On the role of the single currency ECU
Ranki, Sinimaaria (07.02.1995)
JulkaisusarjaBank of Finland Research Discussion Papers
Julkaisun pysyvä osoite onhttps://urn.fi/URN:NBN:fi:bof-20140807502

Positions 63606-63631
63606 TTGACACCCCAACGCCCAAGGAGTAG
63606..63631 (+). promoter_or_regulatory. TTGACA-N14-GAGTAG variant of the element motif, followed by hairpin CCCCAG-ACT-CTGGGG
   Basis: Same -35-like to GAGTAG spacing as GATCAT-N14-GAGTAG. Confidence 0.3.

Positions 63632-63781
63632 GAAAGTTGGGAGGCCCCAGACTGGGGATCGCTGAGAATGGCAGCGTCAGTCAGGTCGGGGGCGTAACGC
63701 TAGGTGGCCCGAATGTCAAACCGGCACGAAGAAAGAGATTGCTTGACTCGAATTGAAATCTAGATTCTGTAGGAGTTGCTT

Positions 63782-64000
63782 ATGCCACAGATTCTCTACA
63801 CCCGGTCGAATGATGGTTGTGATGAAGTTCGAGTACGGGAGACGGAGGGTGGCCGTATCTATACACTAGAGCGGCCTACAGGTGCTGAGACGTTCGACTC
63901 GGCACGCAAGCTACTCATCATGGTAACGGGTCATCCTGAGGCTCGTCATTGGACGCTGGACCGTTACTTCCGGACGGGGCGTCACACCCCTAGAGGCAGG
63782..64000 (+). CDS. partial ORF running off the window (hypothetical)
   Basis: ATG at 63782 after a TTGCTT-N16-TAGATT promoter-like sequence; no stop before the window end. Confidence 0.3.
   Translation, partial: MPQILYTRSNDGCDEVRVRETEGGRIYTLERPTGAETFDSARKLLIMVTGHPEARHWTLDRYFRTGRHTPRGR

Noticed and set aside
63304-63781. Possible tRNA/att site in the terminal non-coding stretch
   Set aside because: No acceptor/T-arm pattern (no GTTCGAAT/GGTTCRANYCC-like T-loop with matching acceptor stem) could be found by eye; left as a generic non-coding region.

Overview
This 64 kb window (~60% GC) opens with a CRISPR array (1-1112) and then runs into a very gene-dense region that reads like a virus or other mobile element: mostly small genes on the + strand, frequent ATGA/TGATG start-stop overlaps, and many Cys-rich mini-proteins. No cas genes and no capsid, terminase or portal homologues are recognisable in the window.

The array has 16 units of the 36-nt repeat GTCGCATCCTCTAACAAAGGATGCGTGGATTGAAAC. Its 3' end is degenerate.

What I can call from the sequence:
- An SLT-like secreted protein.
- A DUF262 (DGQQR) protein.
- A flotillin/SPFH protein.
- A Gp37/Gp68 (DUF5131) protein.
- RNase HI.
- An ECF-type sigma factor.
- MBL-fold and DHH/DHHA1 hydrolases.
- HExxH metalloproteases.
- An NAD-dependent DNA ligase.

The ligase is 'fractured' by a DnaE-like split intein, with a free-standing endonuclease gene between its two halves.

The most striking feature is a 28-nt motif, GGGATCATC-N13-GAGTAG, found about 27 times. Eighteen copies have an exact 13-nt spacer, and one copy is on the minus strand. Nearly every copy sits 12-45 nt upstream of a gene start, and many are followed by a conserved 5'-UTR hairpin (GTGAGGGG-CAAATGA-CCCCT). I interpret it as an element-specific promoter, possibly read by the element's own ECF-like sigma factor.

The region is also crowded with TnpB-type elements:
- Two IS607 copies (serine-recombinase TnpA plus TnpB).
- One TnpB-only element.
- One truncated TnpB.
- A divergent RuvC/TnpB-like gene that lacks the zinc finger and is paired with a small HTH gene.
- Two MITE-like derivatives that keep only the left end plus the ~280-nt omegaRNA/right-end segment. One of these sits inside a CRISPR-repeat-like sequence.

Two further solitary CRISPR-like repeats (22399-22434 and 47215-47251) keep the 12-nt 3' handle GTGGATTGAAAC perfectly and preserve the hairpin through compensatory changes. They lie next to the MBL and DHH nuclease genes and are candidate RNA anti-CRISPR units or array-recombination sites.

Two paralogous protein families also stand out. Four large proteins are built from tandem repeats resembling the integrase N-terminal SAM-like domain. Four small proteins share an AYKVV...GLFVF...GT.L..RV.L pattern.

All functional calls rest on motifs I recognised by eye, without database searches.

International money is used as a medium of exchange, as a unit of account, and as a store of value.These roles can be performed either in the private or in the public sector of the economy.In order to be considered in the decision making of international agents, the currency must fulfil some preconditions.These are the stability property of the currency, the financial market structure in the issuing country, and the transaction domain of the currency. Once the currency has become internationally used, some benefits and costs accrue to the issuing country.The extent of the benefits and costs depends on the symmetry of the international monetary system, on the prevailing exchange rate regime, and on the provision of international liquidity.In a world with floating exchange rates, the most remarkable benefit stems from the ability of domestic traders to pass the exchange rate risk for foreigners.Also lower transaction costs due to larger trading volumes will benefit domestic agents.The main cost, on the other hand, stems from the difficulty to control the exchange rate.The price of a major international currency is determined by supply and demand, that do not always reflect the macroeconomic stance in the issuer country. Previous experiences with internationally used currencies have shown that several developments can be identified that together imply a growing role for an international currency.Firstly, the importance of a currency has increased as a result of a stable inflation performance and a credible monetary policy. Although the objective of price stability is the explicit target of the monetary policy conducted by the ECB, it will take some time for the ECB to establish the credibility in implementing policy commitments.Secondly, a wide menu of financial instruments and lifting of capital controls has increased the popularity of the currency.The financial market in EMU will evidently be thicker than the market for any of the current EU currencies.Finally, a growing share in world trade has resulted in an increased use of the currency.The transaction domain of the single currency ECU is inherited from the current national currencies.Because of the remarkable size of EMU in world trade, the ECU could also be expected to rapidly become an important invoicing currency, which also strengthens the efficient working of the financial market.But even if the potential of the ECU to become the major international currency would be beneficial for such an evolution, the position of the USD in the international monetary system will be determining.As long as international investors see no reason to give up the use of the USD, it is extremely hard for the ECU to challenge the role of the USD as the key currency.